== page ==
The Dan Snyder Perspective

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The Dan Snyder Perspective
(Photo by NFL Photos)

Much has been made recently of the Redskins' failures, particularly in the front office. While anti-Snyder sentiment has been brewing for the past couple years, it has finally reached its end. Instead of addressing the points that have been rehashed over and over again, I'd like to present my own hypothesis: the 'Dan Snyder Perspective'.

The Danny, in his heart, is a Redskins fan. I truly believe that The Danny has nothing but the best intentions for the franchise. When The Danny slams a 100 million dollar contract for a player, he means well. If there is one thing you cannot fault The Danny for, its his willingness to spend money for the team. The question is why does he continue to spend on big name free-agents that jeopardize the chemistry of the team?

I believe the answer is this: The Danny truly, absolutely, positively believes that the team is just 'One or two great players away from a Championship'. In order to understand why The Danny feels this way, we need to look at his tenure as an owner in two halves, from 1999-2004, and 2005-2009. 

The Danny purchased the team in 1999, for 800 million dollars. That was a team in transition, dealing with the death of Jack Kent Cooke and the physical transition from RFK Stadium to what is now FedEx Field. From 1999-2004, the Redskins saw a total of 4 head coaches come and go; Norv Turner, interim coach Terry Robiskie, Marty Schottenheimer, and Steve Spurrier. During that time, the Redskins went 10-6, 8-8, 8-8, 7-9, 5-11, 6-10.

After the firing of Spurrier at the conclusion of the 2004 season, the Redskins entered the second half of The Danny's tenure. The hiring of Joe Gibbs was monumental. The fans completely forgot about the previous 4 years, and embraced the future with Gibbs. The 2005 season was the highlight, the first time the Redskins made the post-season since 1999, even winning a game before falling to the Seahawks. Optimism was high, and 2006 was dubbed a 'Championship Year' not just by The Danny, or the fans, but a large portion of the media. 

In 2006, the Redskins went 5-11, matching the previous lowest mark for The Danny. In 2007 the Redskins made the post-season, despite Sean Taylor's death. Joe Gibbs retired at the end of the 2007 season, and Jim Zorn headed an 8-8 team in 2008.

So where am I going with this? For a normal Redskins fan, the past 10 years can be seen as a failure with 2 exceptions, the 2005 and 2007 seasons. The team, for the past 10 years, has been average to below-average. The 2005 and 2007 seasons were made up of a team that outplayed their talent, basically playing out of their minds. The 2005 team was 5-6 at one point, and reeled off 5 straight victories to make the playoffs. The 2007 team was again at one point in their season 5-7, before winning 4 straight wins. Neither seasons indicate a great team or a championship team. Great teams don't sag in the middle and barely make the playoffs. They are consistent throughout the season.

So for a fan, 2005 and 2007 were the exception to the norm, two unique seasons out of 5 mediocre ones. For The Danny, however, I believe that he views the 3 bad seasons as 'unique', and the 2005 and 2007 teams as the norm. I believe that he thinks the current roster, which has many of the same players as the 2005 and 2007 seasons, is still a championship caliber team. He thinks that the team is generally healthy, and went through a few bad seasons due to injuries and bad luck.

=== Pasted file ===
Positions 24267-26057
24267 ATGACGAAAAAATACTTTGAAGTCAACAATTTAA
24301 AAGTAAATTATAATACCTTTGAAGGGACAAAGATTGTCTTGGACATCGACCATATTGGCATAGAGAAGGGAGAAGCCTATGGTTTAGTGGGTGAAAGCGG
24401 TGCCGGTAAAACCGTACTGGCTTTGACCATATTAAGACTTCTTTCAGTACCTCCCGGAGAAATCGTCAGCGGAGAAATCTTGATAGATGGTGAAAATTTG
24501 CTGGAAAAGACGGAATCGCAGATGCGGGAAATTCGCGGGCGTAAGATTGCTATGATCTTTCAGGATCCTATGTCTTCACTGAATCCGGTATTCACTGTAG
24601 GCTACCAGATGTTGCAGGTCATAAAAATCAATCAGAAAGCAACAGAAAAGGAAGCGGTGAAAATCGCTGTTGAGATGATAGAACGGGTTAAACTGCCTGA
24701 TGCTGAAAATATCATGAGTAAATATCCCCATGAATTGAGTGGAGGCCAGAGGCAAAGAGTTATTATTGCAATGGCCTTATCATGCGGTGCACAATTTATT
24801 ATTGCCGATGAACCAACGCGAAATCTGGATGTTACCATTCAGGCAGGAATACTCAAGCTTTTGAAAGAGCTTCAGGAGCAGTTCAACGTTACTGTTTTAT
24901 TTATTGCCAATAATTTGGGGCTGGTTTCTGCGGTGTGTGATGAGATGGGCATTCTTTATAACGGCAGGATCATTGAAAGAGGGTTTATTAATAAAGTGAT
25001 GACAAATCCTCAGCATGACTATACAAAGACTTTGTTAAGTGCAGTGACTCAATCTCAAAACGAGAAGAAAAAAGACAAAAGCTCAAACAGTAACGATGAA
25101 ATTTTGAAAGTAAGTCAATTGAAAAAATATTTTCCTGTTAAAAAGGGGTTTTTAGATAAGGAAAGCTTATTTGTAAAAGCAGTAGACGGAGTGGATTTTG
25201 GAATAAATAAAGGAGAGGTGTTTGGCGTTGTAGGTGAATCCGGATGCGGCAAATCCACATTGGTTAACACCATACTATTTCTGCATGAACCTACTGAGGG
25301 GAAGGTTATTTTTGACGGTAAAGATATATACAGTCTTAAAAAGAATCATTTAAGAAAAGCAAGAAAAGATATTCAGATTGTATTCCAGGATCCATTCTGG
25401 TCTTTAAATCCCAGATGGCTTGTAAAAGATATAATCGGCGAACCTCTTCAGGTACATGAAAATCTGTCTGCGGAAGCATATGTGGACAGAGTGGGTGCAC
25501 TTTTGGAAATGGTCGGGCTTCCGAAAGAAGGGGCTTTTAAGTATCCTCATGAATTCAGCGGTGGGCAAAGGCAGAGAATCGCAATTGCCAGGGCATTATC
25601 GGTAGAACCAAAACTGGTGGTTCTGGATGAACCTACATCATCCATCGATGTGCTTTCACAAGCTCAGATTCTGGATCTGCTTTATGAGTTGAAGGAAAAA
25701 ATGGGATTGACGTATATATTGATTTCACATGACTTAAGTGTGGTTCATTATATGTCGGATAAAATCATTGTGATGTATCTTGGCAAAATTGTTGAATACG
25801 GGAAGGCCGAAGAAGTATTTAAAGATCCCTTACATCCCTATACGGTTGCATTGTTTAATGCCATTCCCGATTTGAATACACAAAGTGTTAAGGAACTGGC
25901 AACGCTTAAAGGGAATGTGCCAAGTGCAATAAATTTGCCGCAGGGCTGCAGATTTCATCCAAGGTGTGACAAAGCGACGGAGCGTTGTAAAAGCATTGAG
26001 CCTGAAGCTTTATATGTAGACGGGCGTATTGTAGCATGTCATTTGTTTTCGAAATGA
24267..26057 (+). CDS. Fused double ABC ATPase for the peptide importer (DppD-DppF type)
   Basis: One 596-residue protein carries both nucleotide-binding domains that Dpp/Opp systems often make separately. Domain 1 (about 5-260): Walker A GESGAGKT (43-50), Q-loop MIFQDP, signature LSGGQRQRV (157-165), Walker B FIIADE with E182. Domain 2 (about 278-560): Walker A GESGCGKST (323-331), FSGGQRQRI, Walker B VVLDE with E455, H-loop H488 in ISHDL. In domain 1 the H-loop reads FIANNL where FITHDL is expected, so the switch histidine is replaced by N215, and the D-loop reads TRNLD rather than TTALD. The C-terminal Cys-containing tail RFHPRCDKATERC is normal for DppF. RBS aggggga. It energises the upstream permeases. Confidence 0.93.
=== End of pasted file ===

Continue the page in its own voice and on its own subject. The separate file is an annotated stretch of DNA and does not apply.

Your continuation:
That is the only way I can explain his actions. Any other owner or GM would see the Redskins as it really is, a team that needs to rebuild. The Redskins has never gone through a true 'rebuilding' moment. The closest was in 2004/2005 when Joe Gibbs was hired. But even then, it was not a rebuilding more than it was a reshuffling; the adding and removing of a few players.

Because The Danny still believes the current team is a player or two away from greatness, he will never completely blow up the team and start over. He will never make drastic changes, and will attempt to keep 'continuity' in the team, i.e. keep Vinny Cerrato as President of Operations. 

The reason as to why The Danny thinks this is unknown, although I believe he just has no contact with reality. He doesn't do interviews, he doesn't address the media, and there is no indication he really keeps up with outside views on his team.

Tony Kornheiser said on his radio show that during the Redskins-Chiefs game, the fans began chanting "Sell the team, Dan", and that the people in The Danny's private box were shocked. Tony doesn't elaborate on why everyone was so shocked, but I think it shows something: The Danny and the people he spends his time with have no idea what is going on outside their 'private box'. They are oblivious to how the fans feel, the problems that plague the Redskins, and the general status of the Redskins as viewed by the football community:dysfunctional.

The Danny still thinks the Redskins are a championship caliber team, and will continue to add that special player who will take them over the top. He will not blow the team up from the inside, and give up control of the team. Not while the team is 'championship caliber'. Perhaps in a few years (decades), The Danny will finally admit they are a pretty mediocre team, and give up control. Until then, The Danny will continue adding superstar free agents, giving up draft picks (the future) for veterans (the present), and push the team further and further into the depths of the NFL. This is just my opinion, of course, and I could be totally wrong. Maybe The Danny is a genius, and we just cannot understand what he is doing with our feeble and average minds. Or The Danny is slowly killing the Redskins and the fans because of his own blindness and biased perspective. 

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